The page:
Possible Mechanism for Poor Diesel Fuel Lubricity in the Field 2012-01-0867
Traditionally, diesel fuel injection equipment (FIE) has frequently relied on the diesel fuel to lubricate the moving parts. When ultra low sulphur diesel fuel was first introduced into some European markets in the early 1980's it rapidly became apparent that the process of removing the sulphur also removed other components that had bestowed the lubricating properties of the diesel fuel. Diesel fuel pump failures became prevalent. The fuel additive industry responded quickly and diesel fuel lubricity additives were introduced to the market. The fuel, additive and FIE industries expended much time and effort to develop test methods and standards to try and ensure this problem was not repeated. Despite this, there have recently been reports of fuel reaching the end user with lubricating performance below the accepted standards. Recent publications have also suggested that it is not uncommon for sodium hydroxide used in the fuel refining industry to be present in fuel entering the supply chain downstream of the refinery. Due to the chemical nature of some lubricity additives there is clearly the possibility of interaction.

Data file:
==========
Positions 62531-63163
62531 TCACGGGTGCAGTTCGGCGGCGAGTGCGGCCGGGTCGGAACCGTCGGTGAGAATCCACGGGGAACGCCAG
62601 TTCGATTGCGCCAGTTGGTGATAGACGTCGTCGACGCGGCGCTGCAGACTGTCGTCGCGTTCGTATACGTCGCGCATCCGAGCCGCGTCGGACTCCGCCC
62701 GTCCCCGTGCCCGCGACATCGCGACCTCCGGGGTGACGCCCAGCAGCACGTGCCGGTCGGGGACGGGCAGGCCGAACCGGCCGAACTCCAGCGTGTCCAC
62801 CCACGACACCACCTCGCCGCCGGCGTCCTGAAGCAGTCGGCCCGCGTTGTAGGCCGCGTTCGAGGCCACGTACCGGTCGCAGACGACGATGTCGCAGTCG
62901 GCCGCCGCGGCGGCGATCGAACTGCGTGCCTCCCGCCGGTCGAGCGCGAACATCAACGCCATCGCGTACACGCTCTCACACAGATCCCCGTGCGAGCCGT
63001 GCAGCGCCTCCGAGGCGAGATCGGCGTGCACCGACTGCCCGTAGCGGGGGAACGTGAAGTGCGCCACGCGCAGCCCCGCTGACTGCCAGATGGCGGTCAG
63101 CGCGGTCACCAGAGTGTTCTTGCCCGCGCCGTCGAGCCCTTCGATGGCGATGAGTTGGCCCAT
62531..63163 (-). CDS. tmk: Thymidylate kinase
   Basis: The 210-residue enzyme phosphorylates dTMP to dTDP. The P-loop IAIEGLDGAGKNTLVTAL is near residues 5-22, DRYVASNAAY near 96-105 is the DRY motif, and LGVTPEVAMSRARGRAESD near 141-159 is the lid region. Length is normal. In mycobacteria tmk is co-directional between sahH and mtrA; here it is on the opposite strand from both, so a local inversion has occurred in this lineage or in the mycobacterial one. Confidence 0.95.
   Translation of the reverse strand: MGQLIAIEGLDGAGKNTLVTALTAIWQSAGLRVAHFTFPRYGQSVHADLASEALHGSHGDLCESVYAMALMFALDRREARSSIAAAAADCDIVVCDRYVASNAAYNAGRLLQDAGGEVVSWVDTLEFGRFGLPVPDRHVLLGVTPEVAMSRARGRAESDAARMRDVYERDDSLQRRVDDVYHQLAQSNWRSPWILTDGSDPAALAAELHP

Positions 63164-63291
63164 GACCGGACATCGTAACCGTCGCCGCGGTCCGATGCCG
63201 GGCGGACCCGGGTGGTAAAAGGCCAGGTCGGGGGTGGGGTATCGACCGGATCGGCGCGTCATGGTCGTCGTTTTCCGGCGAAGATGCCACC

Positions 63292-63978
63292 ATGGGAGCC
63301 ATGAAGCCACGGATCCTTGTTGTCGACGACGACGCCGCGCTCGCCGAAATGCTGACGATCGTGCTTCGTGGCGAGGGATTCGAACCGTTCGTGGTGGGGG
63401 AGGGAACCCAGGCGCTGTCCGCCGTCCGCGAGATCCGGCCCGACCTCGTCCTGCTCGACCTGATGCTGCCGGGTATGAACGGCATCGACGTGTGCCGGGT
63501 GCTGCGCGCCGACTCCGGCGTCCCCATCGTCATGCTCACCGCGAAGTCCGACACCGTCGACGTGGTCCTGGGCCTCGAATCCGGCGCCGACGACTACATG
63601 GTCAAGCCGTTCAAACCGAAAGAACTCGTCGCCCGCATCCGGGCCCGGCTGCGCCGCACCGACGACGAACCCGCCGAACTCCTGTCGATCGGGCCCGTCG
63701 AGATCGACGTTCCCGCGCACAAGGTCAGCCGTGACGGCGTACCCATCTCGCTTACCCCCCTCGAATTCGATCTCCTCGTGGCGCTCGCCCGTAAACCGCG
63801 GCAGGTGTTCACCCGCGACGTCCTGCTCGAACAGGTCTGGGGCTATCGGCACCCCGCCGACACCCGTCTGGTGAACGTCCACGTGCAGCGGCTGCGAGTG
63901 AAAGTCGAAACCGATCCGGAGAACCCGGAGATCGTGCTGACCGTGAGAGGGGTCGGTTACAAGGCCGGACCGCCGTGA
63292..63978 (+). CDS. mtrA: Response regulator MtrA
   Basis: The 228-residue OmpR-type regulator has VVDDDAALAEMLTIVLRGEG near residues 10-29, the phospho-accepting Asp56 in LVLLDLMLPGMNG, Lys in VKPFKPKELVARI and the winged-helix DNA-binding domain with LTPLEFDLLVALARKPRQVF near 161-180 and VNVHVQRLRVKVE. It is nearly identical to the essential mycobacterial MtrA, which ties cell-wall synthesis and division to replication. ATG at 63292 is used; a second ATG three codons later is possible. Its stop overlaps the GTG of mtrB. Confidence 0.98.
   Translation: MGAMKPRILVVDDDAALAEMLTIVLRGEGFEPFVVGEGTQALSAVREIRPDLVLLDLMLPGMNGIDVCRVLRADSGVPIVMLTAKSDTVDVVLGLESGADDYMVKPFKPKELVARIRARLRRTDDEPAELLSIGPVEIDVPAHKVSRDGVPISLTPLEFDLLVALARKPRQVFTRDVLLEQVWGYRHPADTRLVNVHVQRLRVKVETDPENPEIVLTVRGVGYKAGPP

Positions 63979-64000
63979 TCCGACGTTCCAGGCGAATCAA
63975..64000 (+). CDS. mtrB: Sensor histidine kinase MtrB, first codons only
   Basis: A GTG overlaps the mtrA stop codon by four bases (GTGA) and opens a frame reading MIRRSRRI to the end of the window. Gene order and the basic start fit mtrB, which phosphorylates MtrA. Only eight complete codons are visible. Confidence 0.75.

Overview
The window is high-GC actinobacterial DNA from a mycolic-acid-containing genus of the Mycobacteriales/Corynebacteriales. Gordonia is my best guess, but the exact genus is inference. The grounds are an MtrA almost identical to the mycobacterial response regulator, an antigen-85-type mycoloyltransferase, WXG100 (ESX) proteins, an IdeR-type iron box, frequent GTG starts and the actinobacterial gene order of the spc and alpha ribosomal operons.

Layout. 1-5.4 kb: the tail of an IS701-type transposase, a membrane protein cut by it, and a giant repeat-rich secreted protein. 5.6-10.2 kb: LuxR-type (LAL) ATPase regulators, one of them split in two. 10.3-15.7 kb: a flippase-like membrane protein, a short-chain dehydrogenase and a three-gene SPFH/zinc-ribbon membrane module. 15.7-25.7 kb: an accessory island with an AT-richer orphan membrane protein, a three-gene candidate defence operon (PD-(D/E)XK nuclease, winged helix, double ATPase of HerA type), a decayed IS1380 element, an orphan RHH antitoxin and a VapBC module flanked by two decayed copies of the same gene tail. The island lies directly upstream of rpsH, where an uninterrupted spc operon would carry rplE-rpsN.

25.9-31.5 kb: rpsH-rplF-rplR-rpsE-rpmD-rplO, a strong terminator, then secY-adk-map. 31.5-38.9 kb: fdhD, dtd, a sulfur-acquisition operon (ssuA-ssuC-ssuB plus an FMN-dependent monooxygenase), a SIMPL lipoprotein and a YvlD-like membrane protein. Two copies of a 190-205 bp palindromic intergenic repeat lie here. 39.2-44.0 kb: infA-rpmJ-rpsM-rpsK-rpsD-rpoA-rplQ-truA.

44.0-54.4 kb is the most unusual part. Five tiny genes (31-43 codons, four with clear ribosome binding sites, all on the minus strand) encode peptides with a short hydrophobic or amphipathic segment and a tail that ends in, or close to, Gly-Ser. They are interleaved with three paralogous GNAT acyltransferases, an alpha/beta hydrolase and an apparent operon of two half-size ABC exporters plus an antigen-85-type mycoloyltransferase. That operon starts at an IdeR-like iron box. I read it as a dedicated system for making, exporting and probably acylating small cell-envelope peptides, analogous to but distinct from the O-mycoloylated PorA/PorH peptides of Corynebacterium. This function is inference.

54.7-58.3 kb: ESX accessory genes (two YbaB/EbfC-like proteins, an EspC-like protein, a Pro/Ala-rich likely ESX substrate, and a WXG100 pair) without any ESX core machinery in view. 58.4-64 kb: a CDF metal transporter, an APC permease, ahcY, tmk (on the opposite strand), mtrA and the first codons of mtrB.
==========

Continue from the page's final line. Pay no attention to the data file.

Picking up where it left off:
This paper briefly reviews the need for diesel fuel lubricity improver additives, previous work on such additives and possible interactions. It then goes on to present new work performed to investigate how the presence of sodium compounds in the fuel may affect the performance of a range of lubricity additives of different chemistries. It shows that the presence of the sodium hydroxide can lead to reactions with and hence the depletion of certain types of lubricity additive. This could inevitably lead to reduced lubricity performance and fuels reaching the customer that do not meet specification.